Jake Gardiner was on the ice for 62 even strength goals against last season, and Lord help us if we don’t go through each and every one to try and pin the blame on somebody else.
I’ve been planning this project for a while now, but now that Michal Roszival has decided to sign with the Chicago Blackhawks, it’s a tinge more urgent. The Toronto Maple Leafs still have one defenceman that I consider to be good enough to be in an NHL top four, but Gardiner and Carl Gunnarsson both have potential.
Gardiner’s first NHL season was a bit of a paradox. He played simultaneously the easiest minutes on the Maple Leafs defence—a 56% offensive zone start rate and a -0.328 Corsi Rel QoC—and the toughest, playing alongside Luke Schenn more than any other Toronto player did.
Now, Schenn finds himself in Philadelphia. Gardiner is back in Toronto, presumably on the second-pairing with Mike Komisarek. Coincidentally, that’s who Gardiner is paired with for the first goal he was on the ice for.
Gardiner’s “role” if you will, is to protect the left side of the scoring area. This is only the second game of his career, so you can forgive him for that, and also for how slow Toronto’s forecheck set up on two occasions, giving Jason Spezza, the division’s primary offensive talent, a boatload of time to set up.
Komisarek needs to come in and help out after Gardiner gets spun all kinds of backwards. Gardiner allows a pretty sizeable gap for Colin Greening who gains entry off a pass. Greening has lots of space to dump it back to Sergei Gonchar. Komisarek tries to cover the extra man. Not being an Xs and Os guy, I’m not sure if Gardiner here is supposed to read that and stick on Greening or if Komisarek is supposed to provide ample support. Anyway, both players go for Gonchar, leaving Greening wide open in front.
Here’s Goal No. 2. Yes, we will be doing 62 of these over the next couple of weeks, so strap in. This comes right at the end of a Leafs powerplay, and Gardiner is on with Gunnarsson, another leftie:
This one isn’t a scoring chance, so we can’t really blame the defence for it. It took a lucky hop off of Travis Moen and in.
Also, I’m not exactly sure what my eventual goal with this project is. Whether there’s some data to mine or not, it’ll be interesting to see whether Gardiner is at fault for much of what happens in his own zone at even strength.
These next two are from the same game. First up is a Scott Hartnell snap shot from the slot:
That shot will beat Leafs goaltending every single time. Gardiner is sort of caught watching the play in the corner and is on his heels for an instant as Hartnell gets to his spot. Joffrey Lupul is also at fault for either not alerting Gardiner to the extra man coming in, or because he doesn’t even apply the resistance of a turnstile. Hartnell goes in unchecked, and the pass from Claude Giroux is pretty solid.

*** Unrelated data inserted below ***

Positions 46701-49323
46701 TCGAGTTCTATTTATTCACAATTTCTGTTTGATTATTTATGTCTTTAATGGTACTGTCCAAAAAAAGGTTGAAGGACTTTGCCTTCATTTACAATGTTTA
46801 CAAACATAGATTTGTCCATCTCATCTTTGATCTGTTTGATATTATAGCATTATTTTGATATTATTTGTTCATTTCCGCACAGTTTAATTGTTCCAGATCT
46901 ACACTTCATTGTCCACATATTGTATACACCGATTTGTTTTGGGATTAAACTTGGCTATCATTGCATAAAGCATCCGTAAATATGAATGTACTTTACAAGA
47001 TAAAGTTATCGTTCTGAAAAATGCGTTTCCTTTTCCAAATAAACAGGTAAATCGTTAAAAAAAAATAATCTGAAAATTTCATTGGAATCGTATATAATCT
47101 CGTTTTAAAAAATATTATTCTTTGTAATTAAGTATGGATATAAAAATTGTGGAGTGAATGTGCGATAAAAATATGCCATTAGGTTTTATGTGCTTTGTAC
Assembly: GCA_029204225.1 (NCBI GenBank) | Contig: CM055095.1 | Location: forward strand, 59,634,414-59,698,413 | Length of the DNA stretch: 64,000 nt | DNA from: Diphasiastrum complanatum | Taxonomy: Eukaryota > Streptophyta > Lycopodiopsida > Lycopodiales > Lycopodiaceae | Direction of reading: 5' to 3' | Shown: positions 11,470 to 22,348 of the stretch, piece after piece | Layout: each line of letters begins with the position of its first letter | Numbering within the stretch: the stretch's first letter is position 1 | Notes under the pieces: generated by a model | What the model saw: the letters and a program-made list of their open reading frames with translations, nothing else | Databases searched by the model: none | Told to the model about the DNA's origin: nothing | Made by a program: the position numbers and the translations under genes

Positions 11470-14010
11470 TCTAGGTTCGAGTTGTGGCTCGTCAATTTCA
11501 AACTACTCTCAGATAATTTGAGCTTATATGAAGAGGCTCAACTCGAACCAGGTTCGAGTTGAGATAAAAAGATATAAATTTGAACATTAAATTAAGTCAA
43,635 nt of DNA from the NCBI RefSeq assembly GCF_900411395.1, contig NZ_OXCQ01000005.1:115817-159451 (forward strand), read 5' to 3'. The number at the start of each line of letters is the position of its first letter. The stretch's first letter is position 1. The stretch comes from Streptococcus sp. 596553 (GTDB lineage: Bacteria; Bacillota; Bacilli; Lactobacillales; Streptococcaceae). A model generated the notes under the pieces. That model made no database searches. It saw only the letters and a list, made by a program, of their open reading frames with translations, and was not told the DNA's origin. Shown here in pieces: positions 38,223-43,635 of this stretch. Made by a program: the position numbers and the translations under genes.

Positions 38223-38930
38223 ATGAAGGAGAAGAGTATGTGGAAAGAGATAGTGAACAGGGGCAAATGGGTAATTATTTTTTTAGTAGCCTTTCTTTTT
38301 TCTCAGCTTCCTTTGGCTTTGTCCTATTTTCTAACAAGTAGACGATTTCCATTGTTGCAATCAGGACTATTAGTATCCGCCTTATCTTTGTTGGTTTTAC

This is a breakaway feed for one of the greatest goal scorers in the history of hockey. John-Michael Liles shares the ice here, and he’s the guy who initially let Jaromir Jagr free:
A number of different things are going on here. Liles goes in for the most ill-advised forecheck ever, Phil Kessel and Tyler Bozak fail to provide the appropriate support, and the other guy on the ice is Lupul. Hartnell is in the corner, has Jagr wide on the opposite side, while Gardiner, who I guess didn’t realize that Liles had gone for a skate, is protecting the near-side boards instead of doing what I would do, which is skating as hard as I can to the bench to avoid the “minus” rating and any record that I participated in this cluster**** of a defensive play.
For future reference, everybody on this shift, Jaromir Jagr has scored 665 career NHL goals, even though he took three years off. Maybe look for him next time?
This one is 4-on-4, and the first of many goals in this package where Luke Schenn is also on the ice:
So Marian Gaborik, one of the prime offensive players in the game, has an awful lot of space to move. Matthew Lombardi does an admirable job at keeping him to the outside as Gardiner does an acceptable job on his man Artem Anisimov in front. Schenn is a step too slow to close the gap, but no harm no foul as Jonas Gustavsson makes a good kick save, and then…
…ugh. Gardiner has a hand in giving up a scoring chance on this play, but not on the goal.
When looking up this last one, I saw “OTT #23 DAUGAVINS(1), Wrist, Off. Zone, 51 ft.” on the play-by-play sheet. I think I know what happens here, because Gustavsson was in net:
I guess my question to you, if who is primarily at fault on most of these goals? Without doing the same thing for every Leafs defenceman, it looks unfair to single out Gardiner like this, but I do want a general idea of whether his transgressions are due to him or his teammates. It should become more clear the longer we go into this series and find more goals where Schenn also picks up a minus.